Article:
Stavanger city is one of the oldest cities in Norway and we expect the city to be founded by Sigurd Jorsalfarer in 1125 the same year as Stavanger Cathedral. The town is small in area, well over 71 km2 and Norway's most densely populated city with more than 135,000 inhabitants (2019). The city has 16 inhabited islands and most of these have a bridge connection to the mainland. The islands in Stavanger go under the common name Byøyene.
The city's growth from a fishing port to a city of gastronomy and culture
Stavanger was a small and poor city for a long time. Population growth started in the early 1800s when herring fishing picked up off the coast. From now on, the city became expanded several times. After the herring industry, ship traffic followed before the canning industry came and made its mark on the city. Since then, oil-related activities dominated the city and the region for several years. In addition, in recent years, there's been a great increase in interest in Stavanger as a holiday destination. More and more guests are vacationing in Stavanger and the region. The city has positioned itself as a culinary city and the entire region is known as the food region in Norway. This is both because of the mild climate, giving good growth conditions, but also because you'll find the best chefs and the best restaurants in all of Norway in Stavanger. Stavanger alone has two MICHELIN Stars restaurants, and several restaurants serve high-quality cuisine. In addition, Stavanger and Sandnes were the European Capital of Culture in 2008, putting both cities on the map in terms of culture. For example, a new concert hall was opened in Stavanger in 2012, a majestic building situated right at the waterfront of Stavanger.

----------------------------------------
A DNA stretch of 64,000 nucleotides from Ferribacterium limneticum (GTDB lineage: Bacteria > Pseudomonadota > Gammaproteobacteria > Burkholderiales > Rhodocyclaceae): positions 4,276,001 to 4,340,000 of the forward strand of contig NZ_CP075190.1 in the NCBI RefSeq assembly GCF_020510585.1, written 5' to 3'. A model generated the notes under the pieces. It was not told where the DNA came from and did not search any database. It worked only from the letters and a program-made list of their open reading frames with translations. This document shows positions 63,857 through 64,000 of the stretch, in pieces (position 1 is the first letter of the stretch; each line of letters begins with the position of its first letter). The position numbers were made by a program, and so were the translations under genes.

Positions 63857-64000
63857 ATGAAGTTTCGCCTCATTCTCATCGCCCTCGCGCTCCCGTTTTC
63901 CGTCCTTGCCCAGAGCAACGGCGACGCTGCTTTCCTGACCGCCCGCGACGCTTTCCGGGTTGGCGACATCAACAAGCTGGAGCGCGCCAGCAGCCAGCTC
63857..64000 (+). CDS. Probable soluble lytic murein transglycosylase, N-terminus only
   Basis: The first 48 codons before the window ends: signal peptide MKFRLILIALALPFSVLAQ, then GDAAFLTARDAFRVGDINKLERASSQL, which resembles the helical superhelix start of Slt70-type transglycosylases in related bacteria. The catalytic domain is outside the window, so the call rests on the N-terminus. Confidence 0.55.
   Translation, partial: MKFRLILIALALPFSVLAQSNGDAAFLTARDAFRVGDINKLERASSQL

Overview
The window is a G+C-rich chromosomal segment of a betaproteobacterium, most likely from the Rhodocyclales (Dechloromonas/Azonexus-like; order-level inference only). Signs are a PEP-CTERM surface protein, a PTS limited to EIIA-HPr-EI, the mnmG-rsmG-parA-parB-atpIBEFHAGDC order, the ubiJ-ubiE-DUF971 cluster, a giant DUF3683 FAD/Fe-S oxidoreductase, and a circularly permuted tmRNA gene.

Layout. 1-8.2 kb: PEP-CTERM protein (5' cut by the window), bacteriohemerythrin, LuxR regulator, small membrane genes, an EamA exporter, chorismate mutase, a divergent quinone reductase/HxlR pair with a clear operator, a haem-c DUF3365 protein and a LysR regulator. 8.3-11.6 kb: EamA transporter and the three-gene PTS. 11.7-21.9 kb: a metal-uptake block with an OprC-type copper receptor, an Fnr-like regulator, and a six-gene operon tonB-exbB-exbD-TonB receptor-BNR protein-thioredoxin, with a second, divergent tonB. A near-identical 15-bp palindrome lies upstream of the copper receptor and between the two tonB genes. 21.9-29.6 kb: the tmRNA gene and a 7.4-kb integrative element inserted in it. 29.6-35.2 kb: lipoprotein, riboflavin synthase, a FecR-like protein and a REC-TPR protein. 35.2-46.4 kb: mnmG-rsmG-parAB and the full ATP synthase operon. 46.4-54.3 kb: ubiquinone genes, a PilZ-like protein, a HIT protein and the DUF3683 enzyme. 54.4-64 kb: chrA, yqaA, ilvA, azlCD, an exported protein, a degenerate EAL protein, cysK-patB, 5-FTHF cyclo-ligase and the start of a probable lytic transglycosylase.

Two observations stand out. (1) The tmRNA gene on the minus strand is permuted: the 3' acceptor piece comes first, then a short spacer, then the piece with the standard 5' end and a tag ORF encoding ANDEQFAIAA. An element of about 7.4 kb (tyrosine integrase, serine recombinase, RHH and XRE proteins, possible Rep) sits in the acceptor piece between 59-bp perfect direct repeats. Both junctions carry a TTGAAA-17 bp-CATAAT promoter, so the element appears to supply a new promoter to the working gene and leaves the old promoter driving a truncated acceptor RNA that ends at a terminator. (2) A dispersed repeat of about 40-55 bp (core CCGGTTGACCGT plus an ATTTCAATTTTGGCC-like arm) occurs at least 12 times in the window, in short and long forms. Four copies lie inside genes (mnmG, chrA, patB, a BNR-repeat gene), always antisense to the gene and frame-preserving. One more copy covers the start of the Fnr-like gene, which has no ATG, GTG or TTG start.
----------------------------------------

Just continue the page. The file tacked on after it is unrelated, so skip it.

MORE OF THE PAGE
Transport link and hub
Stavanger had a railroad in 1878 when the Jærbanen rail between Egersund and Stavanger was opened. The Jærbanen rail was expanded to double tracks between Sandnes and Stavanger in 2009. The Jærbanen rail was linked to the Sørlandsbanen rail in 1944 and thus Stavanger had a train connection to Oslo. Stavanger has the country's oldest civilian airport. Stavanger International Airport, Sola was opened by King Haakon in 1937.
Stavanger International Airport, Sola is the first airport in Scandinavia to produce its own honey! Another fun fact - in 2026, it will perhaps be possible to fly an electric aircraft between Stavanger and Bergen!
Tunnels link the mainland with Ryfylke
Development of subsea tunnels has been a major development in the region as well as bridges, and it's possible to drive from Stavanger to the Ryfylke Islands via the Rennfast tunnel systems, as well as to drive from Stavanger to Solbakk via the Ryfast tunnel systems.
Boat and ferry
Boats and ferries are still important modes of transport for the city and the county. There are speed boats from the city centre to the surrounding islands and mainland of Ryfylke several times daily. Moreover, there are daily car ferries to Bergen and Denmark from Risavika.
Education and research
Stavanger has a university hospital, colleges and a university. The University of Stavanger was established in 2005 based on Stavanger University College. Stavanger is an international city with both a British school and an international school.
Cosy pedestrian streets with cobblestones and trade
Parts of the centre have medieval features with small and charming pedestrian streets. There is a good selection of shops and several good restaurants. Along the waterfront of Stavanger, are restaurants and bars in the former seahouses. #Fargegaten (Øvre Holmegate) is one of the famous tourist streets, in addition to the area referred to as Old Stavanger.